The museum is housed in the island’s 17th century fortress. Here you can learn about the history of Fort Royal and the legends of the Man in the Iron Mask, whose identity remains uncertain even today. Some historians and writers speculated that he was the illegitimate older brother of King Louis XIV, or even his twin brother, who may have been hidden away during his youth and was locked away when he later laid claim to the throne. Others say he may have been King Louis’ true father instead of King Louis XIII, and alternative theories suggest he was a rebel who was involved in the planning of political uprisings. Many of these theories are explained in the museum, and visitors can visit the cell where the Man in the Iron Mask was held.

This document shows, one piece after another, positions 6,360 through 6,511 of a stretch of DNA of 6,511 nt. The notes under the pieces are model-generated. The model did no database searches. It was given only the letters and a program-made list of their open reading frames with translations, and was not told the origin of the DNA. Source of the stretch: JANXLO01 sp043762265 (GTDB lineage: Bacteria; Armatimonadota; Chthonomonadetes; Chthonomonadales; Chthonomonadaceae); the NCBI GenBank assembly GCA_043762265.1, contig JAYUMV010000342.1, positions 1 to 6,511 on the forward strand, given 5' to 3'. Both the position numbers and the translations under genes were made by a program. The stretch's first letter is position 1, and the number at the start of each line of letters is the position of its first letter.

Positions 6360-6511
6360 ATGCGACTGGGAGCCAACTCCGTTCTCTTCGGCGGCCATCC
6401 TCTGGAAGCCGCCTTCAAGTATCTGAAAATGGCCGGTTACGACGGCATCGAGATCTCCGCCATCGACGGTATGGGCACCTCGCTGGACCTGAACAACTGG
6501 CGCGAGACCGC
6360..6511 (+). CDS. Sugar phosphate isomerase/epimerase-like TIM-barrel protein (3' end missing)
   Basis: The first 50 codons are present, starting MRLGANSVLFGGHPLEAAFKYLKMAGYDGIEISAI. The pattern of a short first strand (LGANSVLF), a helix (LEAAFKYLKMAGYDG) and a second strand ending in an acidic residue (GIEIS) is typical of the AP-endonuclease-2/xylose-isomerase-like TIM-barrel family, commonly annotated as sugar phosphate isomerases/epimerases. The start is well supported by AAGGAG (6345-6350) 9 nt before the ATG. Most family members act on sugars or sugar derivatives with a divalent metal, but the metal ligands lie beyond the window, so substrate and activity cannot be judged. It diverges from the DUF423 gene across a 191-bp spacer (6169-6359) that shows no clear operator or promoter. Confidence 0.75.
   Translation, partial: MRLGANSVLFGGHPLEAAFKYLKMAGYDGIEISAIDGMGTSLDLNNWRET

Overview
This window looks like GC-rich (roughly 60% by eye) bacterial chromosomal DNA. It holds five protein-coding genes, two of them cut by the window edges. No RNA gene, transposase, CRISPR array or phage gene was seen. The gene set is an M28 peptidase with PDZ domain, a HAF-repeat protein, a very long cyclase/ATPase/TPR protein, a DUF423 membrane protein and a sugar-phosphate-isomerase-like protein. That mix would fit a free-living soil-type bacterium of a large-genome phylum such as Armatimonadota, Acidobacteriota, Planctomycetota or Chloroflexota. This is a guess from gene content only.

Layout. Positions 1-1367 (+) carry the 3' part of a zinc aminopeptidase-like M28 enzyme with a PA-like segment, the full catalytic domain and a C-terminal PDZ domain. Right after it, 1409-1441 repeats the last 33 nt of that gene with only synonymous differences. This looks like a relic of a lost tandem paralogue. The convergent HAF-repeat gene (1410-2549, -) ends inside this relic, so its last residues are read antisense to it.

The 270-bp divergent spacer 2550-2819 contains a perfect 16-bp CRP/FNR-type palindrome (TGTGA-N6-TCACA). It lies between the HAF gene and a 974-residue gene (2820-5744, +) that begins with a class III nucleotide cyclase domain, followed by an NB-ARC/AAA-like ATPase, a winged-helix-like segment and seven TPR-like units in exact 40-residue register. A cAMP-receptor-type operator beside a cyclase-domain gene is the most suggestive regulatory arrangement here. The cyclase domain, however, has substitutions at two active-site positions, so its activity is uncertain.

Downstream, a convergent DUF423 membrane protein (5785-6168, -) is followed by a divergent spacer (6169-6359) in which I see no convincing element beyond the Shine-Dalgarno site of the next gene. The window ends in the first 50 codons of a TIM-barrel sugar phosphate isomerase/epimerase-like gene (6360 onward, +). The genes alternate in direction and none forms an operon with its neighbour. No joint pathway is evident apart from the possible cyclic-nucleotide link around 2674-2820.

The museum contains interesting artefacts from shipwrecks, some dating back to the Roman times. Apart from the building’s historical interest, the museum is nice to visit at the hottest time of day in the summer if you plan to spend a whole day on the island. The fort also has beautiful views across to Cannes.
Walking trails and beaches
There are various walking trails on the island, which are all well sign-posted and easy to follow. You may like to allow a few hours for exploring the island and enjoying its iconic umbrella pines and eucalyptus trees. Not all trails are shaded, so be sure to bring sunblock and a hat on a sunny day!